We all have them at hand in our pantry. They are the healthy kind too – Nut bars, granola bars, dried fruit bars, protein bars, etc. It is convenient to eat (just unwrap)… and portable, just put it in your purse or pocket. No need for spoons or napkins, so easy. Is it bad for your diet?
Before I get into that, let me take you back to the beginnings of some of these bars….Why were they invented?
Great Products, Great Entrepreneurs
I love the entrepreneur stories behind these successful brands-
Larabar – The idea for Larabar was conceived by Lara Merriken during a hike. Her original bars used dried fruits and nuts without any added sugars and preservatives. She was working at Whole foods and got her first break when she told her manager about this product she was developing. Those bars became a great hit year after year and went on to get acquired by General Mills. A great success story, and a wonderful product.
ClifBar – Clif bar was invented by Gary Erickson, an avid cyclist, who made his bar when he was fed up with the bars that were available back then (in the 90’s). He then worked in a bakery to personally develop the recipe for the Clif bar and worked like a maniac to develop it into one of the best privately held companies in US.
Kind Bar – Kind bar was founded by Daniel Lubetzky who used to travel intensively to sell specialty food products. He then launched kind bar made with nuts and very little sugar that became a nationwide hit. He is also the founder of Peaceworks Inc, where he promotes peace in the middle-east and wants to spread kindness in the world. Now, who would not admire that?
All the above are great products, but did you notice that not one of the products were meant as a snack for your everyday lives? If you are an avid cyclist, an avid mountaineer or you spend a lot of your time travelling, go ahead…these portable and healthy snacks are perfect for you.
But, what if you are a software engineer who sits on his/her desk 12 or more hours or a mom juggling a million errands? What if a bar or two is your substitute for a meal?
Each bar roughly adds 200 calories or more to your diet. You can easily wolf down a bar in 10 min or less. After which, you will be wondering…hmmm, not fully satisfied, now what can I eat?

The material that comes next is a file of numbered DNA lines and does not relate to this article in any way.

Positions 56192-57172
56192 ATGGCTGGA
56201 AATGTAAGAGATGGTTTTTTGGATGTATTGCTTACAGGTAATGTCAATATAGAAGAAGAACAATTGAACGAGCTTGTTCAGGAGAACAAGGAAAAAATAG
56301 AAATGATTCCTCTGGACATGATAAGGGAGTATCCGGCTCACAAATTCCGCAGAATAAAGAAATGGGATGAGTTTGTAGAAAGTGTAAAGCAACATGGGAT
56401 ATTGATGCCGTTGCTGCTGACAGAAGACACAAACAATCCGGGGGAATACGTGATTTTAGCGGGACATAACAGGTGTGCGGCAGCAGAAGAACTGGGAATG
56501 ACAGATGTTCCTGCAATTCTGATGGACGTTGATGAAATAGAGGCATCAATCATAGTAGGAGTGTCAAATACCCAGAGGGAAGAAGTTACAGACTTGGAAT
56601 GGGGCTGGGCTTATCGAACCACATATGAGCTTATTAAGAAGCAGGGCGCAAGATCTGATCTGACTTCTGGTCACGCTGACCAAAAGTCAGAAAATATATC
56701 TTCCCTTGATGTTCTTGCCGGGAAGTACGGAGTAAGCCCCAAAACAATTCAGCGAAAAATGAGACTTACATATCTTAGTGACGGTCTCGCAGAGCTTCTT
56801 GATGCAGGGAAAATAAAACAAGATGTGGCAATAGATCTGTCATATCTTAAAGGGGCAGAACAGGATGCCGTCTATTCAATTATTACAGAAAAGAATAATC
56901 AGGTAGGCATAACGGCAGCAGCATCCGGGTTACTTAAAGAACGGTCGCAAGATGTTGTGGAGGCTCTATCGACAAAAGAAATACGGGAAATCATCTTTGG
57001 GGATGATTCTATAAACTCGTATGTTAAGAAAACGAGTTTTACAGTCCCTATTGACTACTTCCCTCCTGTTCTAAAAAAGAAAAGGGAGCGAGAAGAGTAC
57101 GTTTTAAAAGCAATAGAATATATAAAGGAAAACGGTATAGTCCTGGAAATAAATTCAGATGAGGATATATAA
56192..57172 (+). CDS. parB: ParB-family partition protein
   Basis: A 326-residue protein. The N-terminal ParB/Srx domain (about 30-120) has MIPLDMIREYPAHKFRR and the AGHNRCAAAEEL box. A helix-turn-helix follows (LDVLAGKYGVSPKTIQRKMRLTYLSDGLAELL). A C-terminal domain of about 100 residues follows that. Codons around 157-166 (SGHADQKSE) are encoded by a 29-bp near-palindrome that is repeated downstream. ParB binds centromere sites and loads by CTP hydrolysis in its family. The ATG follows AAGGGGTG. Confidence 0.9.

A typical workout session of 30 min would burn off the same amount of calories. Say, you ate a few of these bars, you are dead tired to go the gym, and then decided (to maintain your weight) to eat a light dinner to compensate for these calories. You carry the unsatisfied half hungry/half full feeling until you fall asleep. But, do you really want to substitute fresh food for these dried bars?
The science behind these bars
The bars are a condensed form of food. They are basically dehydrated, cooked food. Most bars need to have very low moisture levels or high levels of sugar in order to be shelf stable. Only if a bar can be shelf stable for 6 months or more, do supermarkets agree to stock them.
The less water content there is in a food product, the lengthier the time before expiring. Having less water content means that the density of the food is high. A lot of calories and nutrition gets packed in these rectangular forms that can be eaten very quickly without feeling full.
What happens if you increase moisture levels? You need to add some kind of preservative to keep bacteria from feasting on it. Now, all Michael Pollan admirers (myself included) know that preservatives, with their weird sounding names, are best kept to a minimum. There are also innovations in packaging that has helped with the shelf life, but not as much as keeping the moisture levels very low.
Basically, if you make a cup of hot oatmeal, you can possibly eat it, very unwillingly, on day 3. But an oat bar will keep in the wrapper for 3-6 months after that day. But the oatmeal will keep you fuller for much longer and you can make it just the way you want it.
The bars also have this weird wrapping technique that you can never quite open a bar neatly or reseal it halfway through. So, once you open the bar, you are psychologically poised to finish it primarily to avoid touching the sticky insides.
Enjoy a meal instead
Yes, cooking is a pain. Waiting in line in restaurants are a pain, agreed. But is the trade-off to sit at your desk and chomp down a bar worth it? I would argue, not. These are no substitutes to, say, a thai noodle soup, veggie packed burrito, chapathi with lentils, etc… A fresh hot meal has more water content, fiber, fresh veggies, herbs than any bar can provide. It will keep you fuller than any bar can. A meal is the best bang for your buck in terms of calories, healthy habits, nutrition and satisfaction.
Lots of companies do great disservice to their employees by stocking their pantry with these ‘health’ bars. I know many of my friends who skip their lunches fearing the long queues and save time by drinking coffee and snacking on these bars all day long. The companies may get a better ROI on health by offering freshly made wraps or sandwiches from the local deli next door.
So, the next time you feel like eating a bar, put it away for your next hike or road trip. Instead, go the kitchen/office pantry/neighborhood deli and choose a meal instead.